The Technology Puzzle

For more than a decade now the proportion of organisational technology spend being managed outside of the IT team has grown rapidly.  Most industry analysts reckon that the split in IT spending is nearly 50/50 between IT controlled and spent outside of IT.  There are many reasons offered as to why this move has happened, however it is hard to escape the reality that the underlying cause is that IT teams have not been meeting the perceived needs of the organisation.  Why else would “the business” seek to go around IT?  The issue that fascinates is the impact that this fracturing of IT spending is having on an organisation’s ability to deliver value from their technology investments.  

At first glance there doesn’t appear to be any reason to think that this change in spending pattern has done anything but increase the value delivered by technology.  After all most business people would argue that with local delivery they get systems better suited to their needs and that these systems are delivered more quickly.  That may be true, particularly from their individual perspective, but is it true for the organisation?

I read and think a lot about what it takes to deliver value from IT investments and I have never read a case study of an organisation who has delivered value from IT through a department owned, uncoordinated and fragmented approach.  Every case study that I have read is a case study of an organisation who treats IT investment strategically and sets out to create a coordinated, leveragable technology platform that sets them apart in the marketplace.

Authors have their own way of expressing this.  In “Leading Digital” Westerman, Bonnet and McAfee advise that digital transformation is driven top down by strong executive leadership and is based on a combination of great digital capability and great digital leadership.  In “IT Savvy” Weill and Ross implore us to fix what’s broken, streamline and simplify and to build and leverage the digital platform.  In “The CIO Edge” Waller, Hallenbeck and Rubenstrunk  highlight the need for both IT management systems and IT leadership skills.   Waller subsequently teamed with Raskino and wrote “Digital to the Core”.  The title says it all.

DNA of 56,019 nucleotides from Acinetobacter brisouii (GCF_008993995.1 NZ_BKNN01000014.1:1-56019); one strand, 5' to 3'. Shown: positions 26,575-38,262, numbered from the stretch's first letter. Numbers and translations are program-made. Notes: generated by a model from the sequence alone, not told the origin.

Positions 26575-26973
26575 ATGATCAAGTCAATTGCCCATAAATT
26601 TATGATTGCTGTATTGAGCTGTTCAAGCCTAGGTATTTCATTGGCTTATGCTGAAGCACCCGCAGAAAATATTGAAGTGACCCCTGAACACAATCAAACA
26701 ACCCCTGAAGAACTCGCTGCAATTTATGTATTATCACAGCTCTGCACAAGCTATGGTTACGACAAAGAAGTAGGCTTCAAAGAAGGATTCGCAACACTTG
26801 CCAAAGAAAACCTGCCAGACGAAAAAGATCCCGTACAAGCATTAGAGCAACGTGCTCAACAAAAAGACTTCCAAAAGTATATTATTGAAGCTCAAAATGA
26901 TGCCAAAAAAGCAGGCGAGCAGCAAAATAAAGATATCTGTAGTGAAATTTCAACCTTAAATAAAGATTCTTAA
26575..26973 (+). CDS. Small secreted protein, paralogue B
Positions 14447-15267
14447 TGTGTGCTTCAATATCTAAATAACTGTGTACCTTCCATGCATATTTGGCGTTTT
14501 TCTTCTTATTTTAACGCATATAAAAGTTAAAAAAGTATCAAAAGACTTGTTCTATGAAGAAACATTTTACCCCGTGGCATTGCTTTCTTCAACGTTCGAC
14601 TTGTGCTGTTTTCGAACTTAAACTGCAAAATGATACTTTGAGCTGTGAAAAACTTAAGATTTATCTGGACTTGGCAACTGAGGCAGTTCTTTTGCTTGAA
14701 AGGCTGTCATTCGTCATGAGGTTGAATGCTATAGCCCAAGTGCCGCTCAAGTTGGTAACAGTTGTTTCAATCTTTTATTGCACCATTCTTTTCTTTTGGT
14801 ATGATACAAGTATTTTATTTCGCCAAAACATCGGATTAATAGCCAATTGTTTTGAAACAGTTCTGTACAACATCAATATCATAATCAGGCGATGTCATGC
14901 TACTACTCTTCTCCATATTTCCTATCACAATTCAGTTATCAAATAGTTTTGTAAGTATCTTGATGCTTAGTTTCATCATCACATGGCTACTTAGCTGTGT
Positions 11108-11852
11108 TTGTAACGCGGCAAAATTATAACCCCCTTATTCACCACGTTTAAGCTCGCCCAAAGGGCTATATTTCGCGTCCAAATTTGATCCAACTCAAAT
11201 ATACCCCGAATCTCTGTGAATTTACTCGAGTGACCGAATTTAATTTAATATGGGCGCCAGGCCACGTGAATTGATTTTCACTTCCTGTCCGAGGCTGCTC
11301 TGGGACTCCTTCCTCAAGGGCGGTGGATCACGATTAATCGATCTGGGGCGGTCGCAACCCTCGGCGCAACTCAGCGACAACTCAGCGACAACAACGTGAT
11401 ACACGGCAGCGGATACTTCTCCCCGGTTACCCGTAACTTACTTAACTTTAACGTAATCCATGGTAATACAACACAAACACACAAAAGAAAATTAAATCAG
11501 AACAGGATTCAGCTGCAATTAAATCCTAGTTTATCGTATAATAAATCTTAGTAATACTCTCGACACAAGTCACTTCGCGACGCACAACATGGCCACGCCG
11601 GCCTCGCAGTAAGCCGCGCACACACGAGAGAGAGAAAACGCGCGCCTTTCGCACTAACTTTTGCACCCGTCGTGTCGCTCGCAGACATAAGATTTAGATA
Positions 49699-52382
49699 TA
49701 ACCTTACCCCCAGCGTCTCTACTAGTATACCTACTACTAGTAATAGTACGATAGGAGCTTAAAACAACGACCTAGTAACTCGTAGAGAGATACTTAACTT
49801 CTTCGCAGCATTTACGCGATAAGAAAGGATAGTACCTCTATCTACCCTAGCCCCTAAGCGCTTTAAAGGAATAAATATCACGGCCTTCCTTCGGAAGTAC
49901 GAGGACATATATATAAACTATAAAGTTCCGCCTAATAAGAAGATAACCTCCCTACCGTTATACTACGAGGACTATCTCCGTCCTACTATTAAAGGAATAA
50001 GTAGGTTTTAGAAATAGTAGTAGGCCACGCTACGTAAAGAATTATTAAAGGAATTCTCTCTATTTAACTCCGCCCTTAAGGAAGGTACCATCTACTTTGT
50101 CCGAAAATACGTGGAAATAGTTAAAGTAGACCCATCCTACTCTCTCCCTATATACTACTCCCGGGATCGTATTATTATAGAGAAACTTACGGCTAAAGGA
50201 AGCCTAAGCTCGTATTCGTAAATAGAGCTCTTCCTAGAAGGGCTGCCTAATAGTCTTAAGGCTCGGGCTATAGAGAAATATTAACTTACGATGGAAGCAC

Digital to the core, not digital strapped on team by team based on whatever they thought they need in the moment.  Yet increasingly that is how more and more companies are building their systems.  It’s getting worse as organisations clamour to go digital -we have to act now and we have to act fast.  

The result?  A series of tactical stand alone or badly integrated initiatives that may solve a point problem or appear to provide point value.  However with this approach you end up building tactically towards a lack of coherence with no or very limited real value being created.

So what’s the answer?  The answer is you need to design and deploy your technology strategically.  I think that designing technology strategically is a lot like what I imagine designing a jigsaw puzzle would be.  You design top down starting with the picture (or vision) you are seeking to create.  You then determine the pieces and how the pieces fit together. Once you know this you can cut the pieces however you want them as long as they are within the big picture.  You could even cut puzzles within puzzles if you want and if this is an organisational systems puzzle you most likely will want to, so you can delegate responsibility for sub puzzles out into the organisation.  


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